You can plan a walk, ride or cycle, or simply check where a public right of way is then follow this link to view the entire public rights of way network in Somerset. You will also be able to see what type of assets (for example, stiles, gates) are on the paths or view and report issues on the network.
View details of applications that have been made under the Wildlife and Countryside Act 1981 to modify the Definitive Map and Statement
View the Highways and Commons Deposits Register
View details of deposits and statements made by landowners to protect their land from future public paths being claimed and registration of a town or village green.
The majority of the Public Rights of Way Network in Somerset is made up of public footpaths, over which the public only have a right on foot. There are also many public bridleways over which you can walk, ride a horse and also cycle (as long as you give way to other walkers and horse riders). There are a lesser number of restricted byways and a handful of byways open to all traffic. Restricted byways allow walkers, horse riders, cyclists and non-mechanically propelled vehicles (for example, horse and cart), whereas byways open to all traffic allow all users including motorised traffic.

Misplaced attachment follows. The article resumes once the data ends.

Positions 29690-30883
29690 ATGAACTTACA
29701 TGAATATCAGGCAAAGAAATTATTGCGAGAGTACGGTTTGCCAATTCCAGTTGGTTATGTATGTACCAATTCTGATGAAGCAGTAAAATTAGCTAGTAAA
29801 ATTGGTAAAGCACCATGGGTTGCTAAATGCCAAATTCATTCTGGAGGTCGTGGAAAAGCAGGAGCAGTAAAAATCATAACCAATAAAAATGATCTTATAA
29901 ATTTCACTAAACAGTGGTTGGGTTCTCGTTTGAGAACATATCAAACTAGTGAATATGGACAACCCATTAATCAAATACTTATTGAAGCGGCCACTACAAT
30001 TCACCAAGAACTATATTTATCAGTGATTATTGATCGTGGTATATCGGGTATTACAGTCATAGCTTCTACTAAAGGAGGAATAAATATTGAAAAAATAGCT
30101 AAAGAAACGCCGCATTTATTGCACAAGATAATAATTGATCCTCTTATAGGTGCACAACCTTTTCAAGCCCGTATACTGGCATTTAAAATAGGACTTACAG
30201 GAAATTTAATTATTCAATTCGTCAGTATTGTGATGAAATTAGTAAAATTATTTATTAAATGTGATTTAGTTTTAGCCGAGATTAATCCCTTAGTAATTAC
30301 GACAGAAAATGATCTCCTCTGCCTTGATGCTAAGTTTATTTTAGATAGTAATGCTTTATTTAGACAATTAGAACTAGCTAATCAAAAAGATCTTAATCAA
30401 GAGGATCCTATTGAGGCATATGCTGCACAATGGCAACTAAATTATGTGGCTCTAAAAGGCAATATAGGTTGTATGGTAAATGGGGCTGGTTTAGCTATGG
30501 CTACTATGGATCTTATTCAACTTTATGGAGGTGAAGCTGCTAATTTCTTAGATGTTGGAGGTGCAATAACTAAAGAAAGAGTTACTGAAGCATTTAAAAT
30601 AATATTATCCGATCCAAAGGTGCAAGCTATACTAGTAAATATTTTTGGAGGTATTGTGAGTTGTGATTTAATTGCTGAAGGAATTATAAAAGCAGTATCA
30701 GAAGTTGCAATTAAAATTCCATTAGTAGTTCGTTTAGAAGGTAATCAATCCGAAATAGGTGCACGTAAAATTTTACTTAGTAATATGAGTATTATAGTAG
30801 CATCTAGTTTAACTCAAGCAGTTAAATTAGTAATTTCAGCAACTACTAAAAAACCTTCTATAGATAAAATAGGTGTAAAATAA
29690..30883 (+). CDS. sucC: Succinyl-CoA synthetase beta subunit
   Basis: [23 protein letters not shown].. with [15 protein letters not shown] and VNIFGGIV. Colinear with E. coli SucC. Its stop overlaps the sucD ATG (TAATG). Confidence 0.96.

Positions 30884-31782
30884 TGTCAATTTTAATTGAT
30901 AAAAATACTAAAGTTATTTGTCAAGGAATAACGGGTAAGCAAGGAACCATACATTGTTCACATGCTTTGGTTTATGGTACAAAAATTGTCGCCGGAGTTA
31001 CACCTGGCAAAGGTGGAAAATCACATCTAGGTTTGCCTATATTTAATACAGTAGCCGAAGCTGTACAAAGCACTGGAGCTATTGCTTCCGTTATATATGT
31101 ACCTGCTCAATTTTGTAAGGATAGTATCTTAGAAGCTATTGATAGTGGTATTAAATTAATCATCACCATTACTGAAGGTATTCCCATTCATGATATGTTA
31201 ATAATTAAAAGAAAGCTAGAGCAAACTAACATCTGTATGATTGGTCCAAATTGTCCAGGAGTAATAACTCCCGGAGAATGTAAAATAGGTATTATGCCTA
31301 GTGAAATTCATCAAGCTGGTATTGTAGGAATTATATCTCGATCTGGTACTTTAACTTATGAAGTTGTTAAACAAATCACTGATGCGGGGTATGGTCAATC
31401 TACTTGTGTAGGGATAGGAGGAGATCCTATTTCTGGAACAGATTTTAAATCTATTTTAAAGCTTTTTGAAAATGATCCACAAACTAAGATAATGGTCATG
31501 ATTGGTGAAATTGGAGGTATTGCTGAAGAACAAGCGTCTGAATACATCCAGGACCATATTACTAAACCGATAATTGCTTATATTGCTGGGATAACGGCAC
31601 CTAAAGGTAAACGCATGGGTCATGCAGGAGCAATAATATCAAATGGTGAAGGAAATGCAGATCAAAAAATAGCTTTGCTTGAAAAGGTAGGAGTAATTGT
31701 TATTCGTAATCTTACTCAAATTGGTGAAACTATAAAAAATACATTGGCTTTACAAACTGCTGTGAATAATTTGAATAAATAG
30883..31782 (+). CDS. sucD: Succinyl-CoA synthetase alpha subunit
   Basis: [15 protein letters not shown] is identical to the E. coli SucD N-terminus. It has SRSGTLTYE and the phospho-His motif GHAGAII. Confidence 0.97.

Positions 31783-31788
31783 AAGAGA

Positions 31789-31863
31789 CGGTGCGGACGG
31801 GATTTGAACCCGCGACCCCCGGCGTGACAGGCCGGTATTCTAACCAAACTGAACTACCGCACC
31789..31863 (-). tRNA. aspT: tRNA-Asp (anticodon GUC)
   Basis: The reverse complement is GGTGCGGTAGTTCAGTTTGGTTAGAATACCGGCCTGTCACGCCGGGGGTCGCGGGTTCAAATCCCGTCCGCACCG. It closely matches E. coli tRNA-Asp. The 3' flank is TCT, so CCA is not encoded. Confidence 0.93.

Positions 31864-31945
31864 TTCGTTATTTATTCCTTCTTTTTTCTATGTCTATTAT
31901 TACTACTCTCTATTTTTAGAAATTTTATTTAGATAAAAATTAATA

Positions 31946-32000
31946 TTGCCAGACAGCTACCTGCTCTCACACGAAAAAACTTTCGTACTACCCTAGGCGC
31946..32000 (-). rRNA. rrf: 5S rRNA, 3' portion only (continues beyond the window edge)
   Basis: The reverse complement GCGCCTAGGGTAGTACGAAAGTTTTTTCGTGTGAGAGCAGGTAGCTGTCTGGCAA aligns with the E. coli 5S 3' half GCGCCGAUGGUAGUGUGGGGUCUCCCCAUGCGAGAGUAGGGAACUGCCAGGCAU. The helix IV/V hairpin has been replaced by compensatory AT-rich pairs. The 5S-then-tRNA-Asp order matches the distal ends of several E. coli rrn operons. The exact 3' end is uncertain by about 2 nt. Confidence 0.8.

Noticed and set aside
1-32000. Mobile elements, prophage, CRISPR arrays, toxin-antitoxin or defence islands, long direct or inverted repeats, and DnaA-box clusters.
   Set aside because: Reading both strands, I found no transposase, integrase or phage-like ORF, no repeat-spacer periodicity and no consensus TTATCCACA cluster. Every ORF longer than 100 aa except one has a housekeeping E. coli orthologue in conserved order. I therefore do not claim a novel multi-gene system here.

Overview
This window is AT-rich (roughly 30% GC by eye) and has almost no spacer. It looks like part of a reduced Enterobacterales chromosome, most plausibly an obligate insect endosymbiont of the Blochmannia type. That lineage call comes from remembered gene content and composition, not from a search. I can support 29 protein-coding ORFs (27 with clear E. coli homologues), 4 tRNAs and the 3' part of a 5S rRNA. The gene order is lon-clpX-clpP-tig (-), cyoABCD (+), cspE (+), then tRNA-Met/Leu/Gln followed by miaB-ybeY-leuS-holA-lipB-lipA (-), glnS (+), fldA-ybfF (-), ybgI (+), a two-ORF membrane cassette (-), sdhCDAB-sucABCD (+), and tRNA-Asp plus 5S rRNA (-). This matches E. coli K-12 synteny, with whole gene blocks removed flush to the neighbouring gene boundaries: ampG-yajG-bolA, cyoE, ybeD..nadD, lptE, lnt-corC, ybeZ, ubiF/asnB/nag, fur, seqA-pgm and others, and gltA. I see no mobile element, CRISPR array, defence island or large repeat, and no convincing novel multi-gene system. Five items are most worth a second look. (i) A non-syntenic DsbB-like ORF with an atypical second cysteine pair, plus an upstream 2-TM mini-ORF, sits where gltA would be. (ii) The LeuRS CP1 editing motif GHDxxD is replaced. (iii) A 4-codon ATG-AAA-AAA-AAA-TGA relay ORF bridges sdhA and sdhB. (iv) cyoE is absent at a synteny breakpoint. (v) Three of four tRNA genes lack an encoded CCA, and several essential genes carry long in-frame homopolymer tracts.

We are responsible for protecting and asserting your rights to use the network and for keeping the legal record of public rights of way up-to-date. We have also published a Rights of Way Improvement Plan for the county and are responsible for the recruiting for, and servicing of, the Somerset Local Access Forum.
A specialist team deals exclusively with these rights of way issues, which are delivered in partnership with the Exmoor National Park Authority.
The England Coast Path - Somerset
We have worked in partnership with Natural England to establish the 93 km (58 mile) Somerset stretch of the England Coast Path between Brean Down and Minehead. The route was officially opened on 15 March 2016.
For more information about the route please visit the National Trails website. A map of the route is shown on the Exploring Somerset interactive map. When Ordnance Survey maps are revised they will show the route.
Rights of Way Improvement Plan
The Rights of Way Improvement Plan (RoWIP) identifies how we propose to improve the provision of public rights of way and service delivery in Somerset for walkers, cyclists, equestrians and those with visual or mobility impairments. It contains policy statements and an action plan.
The Countryside and Rights of Way Act 2000 placed a duty on all Highway Authorities to produce a RoWIP by November 2007. The first Somerset RoWIP was adopted in 2006 and has since been revised with RoWIP2 adopted in 2015.